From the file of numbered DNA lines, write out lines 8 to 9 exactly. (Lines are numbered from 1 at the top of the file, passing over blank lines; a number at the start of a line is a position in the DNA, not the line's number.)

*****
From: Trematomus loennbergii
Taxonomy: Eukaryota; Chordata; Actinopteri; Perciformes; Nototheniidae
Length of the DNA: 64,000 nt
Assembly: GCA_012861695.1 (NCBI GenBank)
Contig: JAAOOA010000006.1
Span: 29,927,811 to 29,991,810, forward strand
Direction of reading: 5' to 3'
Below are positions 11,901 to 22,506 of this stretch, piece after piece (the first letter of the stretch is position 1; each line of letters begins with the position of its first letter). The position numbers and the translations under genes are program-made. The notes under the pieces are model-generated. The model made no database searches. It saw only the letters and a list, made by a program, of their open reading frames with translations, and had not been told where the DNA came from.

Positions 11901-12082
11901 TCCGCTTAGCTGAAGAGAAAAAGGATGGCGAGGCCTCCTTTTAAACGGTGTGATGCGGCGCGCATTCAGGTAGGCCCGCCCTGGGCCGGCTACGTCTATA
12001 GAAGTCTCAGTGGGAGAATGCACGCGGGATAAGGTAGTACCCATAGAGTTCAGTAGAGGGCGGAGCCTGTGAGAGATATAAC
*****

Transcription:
Below are positions 11,901 to 22,506 of this stretch, piece after piece (the first letter of the stretch is position 1; each line of letters begins with the position of its first letter). The position numbers and the translations under genes are program-made. The notes under the pieces are model-generated. The model made no database searches. It saw only the letters and a list, made by a program, of their open reading frames with translations, and had not been told where the DNA came from.

Positions 11901-12082